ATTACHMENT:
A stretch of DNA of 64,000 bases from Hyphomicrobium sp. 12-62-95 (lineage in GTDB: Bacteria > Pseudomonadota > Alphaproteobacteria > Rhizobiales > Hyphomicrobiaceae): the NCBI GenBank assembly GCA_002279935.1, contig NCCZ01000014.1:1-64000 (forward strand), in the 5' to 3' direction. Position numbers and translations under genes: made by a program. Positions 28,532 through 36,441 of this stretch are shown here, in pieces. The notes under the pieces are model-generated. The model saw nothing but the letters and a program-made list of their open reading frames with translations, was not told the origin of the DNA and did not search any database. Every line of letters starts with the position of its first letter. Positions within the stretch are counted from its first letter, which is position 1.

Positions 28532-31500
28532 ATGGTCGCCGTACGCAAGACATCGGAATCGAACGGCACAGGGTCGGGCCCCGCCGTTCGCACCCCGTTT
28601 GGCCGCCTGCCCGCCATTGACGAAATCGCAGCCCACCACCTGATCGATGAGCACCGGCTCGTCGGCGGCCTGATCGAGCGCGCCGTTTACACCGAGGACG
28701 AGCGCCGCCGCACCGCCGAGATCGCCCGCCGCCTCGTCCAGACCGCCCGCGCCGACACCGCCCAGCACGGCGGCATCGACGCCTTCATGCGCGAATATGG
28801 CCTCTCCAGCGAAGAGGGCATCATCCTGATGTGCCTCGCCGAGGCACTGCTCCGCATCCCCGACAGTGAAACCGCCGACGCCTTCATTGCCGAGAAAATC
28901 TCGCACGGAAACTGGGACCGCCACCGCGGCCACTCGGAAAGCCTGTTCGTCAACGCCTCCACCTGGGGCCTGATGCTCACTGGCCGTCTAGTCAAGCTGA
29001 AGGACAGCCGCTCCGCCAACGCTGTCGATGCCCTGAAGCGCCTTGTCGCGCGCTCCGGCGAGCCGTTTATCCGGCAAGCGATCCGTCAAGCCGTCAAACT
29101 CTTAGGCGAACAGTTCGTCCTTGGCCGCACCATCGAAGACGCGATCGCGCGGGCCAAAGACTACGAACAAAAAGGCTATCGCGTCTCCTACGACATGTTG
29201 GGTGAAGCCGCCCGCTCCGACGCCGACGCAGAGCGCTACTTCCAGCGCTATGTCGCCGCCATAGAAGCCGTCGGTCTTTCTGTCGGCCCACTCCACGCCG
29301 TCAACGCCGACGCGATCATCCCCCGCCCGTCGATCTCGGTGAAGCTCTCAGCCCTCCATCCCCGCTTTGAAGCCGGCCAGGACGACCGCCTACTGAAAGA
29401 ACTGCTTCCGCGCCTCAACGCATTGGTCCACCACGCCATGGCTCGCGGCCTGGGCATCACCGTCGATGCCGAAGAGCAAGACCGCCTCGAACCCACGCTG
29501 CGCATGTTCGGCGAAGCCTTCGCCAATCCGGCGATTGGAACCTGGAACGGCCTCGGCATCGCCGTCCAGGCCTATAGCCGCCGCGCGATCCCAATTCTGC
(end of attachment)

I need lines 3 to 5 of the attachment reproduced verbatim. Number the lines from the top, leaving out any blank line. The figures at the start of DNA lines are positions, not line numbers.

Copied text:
28532 ATGGTCGCCGTACGCAAGACATCGGAATCGAACGGCACAGGGTCGGGCCCCGCCGTTCGCACCCCGTTT
28601 GGCCGCCTGCCCGCCATTGACGAAATCGCAGCCCACCACCTGATCGATGAGCACCGGCTCGTCGGCGGCCTGATCGAGCGCGCCGTTTACACCGAGGACG
28701 AGCGCCGCCGCACCGCCGAGATCGCCCGCCGCCTCGTCCAGACCGCCCGCGCCGACACCGCCCAGCACGGCGGCATCGACGCCTTCATGCGCGAATATGG